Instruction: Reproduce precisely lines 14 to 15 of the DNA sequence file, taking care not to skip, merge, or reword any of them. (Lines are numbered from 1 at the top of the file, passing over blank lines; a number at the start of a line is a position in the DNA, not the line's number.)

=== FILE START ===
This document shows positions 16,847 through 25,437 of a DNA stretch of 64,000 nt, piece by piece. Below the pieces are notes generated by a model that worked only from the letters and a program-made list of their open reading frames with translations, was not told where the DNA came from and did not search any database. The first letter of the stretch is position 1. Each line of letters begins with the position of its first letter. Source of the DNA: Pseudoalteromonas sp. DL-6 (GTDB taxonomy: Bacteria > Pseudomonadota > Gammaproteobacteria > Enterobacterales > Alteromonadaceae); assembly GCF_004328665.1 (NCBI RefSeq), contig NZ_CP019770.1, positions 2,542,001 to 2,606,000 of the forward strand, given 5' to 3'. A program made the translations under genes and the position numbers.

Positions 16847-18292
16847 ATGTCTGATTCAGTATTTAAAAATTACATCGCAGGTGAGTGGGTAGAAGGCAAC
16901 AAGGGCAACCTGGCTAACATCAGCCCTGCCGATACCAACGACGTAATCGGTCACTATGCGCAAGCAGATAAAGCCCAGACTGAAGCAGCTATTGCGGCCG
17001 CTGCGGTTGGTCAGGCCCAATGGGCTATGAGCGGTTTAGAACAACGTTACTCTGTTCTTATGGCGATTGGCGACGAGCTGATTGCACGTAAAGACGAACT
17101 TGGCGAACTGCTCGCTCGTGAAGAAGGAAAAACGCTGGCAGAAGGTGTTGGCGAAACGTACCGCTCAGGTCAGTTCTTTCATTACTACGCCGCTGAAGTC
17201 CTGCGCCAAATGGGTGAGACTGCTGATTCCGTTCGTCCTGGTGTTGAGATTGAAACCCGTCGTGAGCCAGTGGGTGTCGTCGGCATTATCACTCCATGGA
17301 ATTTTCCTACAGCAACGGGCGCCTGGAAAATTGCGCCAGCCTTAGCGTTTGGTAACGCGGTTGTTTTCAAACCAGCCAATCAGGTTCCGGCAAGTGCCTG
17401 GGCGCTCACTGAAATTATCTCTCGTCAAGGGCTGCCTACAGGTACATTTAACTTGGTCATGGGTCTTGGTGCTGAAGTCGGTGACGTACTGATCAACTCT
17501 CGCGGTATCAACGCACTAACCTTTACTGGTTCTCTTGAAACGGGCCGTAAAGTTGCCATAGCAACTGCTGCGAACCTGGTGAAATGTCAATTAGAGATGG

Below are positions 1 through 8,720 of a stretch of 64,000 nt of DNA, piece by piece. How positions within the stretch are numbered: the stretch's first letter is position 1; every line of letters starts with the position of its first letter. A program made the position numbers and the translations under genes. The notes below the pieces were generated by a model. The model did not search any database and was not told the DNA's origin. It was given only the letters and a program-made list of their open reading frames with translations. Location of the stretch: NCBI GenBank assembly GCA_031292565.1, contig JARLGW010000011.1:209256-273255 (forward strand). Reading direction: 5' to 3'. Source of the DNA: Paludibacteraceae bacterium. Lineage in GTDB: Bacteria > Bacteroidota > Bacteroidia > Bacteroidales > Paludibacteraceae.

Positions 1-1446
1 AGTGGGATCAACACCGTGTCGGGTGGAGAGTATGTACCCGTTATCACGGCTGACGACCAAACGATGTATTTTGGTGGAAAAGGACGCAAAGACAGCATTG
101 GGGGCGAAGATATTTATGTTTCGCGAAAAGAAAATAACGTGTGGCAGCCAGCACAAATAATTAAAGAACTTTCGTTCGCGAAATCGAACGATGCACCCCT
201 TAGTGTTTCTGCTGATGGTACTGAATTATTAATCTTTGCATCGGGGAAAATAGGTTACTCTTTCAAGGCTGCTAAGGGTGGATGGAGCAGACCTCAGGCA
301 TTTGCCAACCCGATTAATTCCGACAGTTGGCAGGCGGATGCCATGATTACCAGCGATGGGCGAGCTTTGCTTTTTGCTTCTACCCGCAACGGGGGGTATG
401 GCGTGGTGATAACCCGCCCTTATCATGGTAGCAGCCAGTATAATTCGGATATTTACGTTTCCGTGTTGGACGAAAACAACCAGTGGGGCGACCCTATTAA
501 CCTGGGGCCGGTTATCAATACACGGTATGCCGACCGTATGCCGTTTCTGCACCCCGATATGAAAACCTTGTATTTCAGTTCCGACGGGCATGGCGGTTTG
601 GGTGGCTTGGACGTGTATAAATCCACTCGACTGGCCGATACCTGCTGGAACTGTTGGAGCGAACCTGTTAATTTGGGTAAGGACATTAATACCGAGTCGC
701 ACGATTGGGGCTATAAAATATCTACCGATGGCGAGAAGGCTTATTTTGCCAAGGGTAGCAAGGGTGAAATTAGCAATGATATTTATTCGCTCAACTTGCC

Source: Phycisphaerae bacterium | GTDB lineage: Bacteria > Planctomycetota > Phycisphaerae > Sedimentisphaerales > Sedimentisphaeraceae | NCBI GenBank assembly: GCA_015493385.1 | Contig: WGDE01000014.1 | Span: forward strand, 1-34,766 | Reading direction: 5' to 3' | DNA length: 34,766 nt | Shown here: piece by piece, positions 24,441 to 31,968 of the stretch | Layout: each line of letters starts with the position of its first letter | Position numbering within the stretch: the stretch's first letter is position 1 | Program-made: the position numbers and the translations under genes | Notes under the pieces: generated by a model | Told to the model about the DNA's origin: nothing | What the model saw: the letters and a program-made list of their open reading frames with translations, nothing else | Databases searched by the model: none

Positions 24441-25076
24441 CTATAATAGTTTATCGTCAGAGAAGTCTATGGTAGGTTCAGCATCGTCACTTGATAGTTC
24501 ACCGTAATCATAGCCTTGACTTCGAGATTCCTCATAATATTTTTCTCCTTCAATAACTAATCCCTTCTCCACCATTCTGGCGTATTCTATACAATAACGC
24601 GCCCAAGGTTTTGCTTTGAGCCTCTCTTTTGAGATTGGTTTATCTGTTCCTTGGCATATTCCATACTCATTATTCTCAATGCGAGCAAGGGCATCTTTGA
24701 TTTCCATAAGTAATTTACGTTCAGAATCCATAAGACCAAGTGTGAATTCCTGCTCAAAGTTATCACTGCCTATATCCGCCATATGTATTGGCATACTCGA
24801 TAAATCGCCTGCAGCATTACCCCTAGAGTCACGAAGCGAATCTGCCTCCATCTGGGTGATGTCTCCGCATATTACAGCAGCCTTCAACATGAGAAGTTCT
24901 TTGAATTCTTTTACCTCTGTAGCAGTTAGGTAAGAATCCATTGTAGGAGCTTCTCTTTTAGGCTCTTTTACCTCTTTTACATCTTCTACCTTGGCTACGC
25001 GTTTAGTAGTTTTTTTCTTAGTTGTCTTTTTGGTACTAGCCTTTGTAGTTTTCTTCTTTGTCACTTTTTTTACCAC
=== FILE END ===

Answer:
101 GGGGCGAAGATATTTATGTTTCGCGAAAAGAAAATAACGTGTGGCAGCCAGCACAAATAATTAAAGAACTTTCGTTCGCGAAATCGAACGATGCACCCCT
201 TAGTGTTTCTGCTGATGGTACTGAATTATTAATCTTTGCATCGGGGAAAATAGGTTACTCTTTCAAGGCTGCTAAGGGTGGATGGAGCAGACCTCAGGCA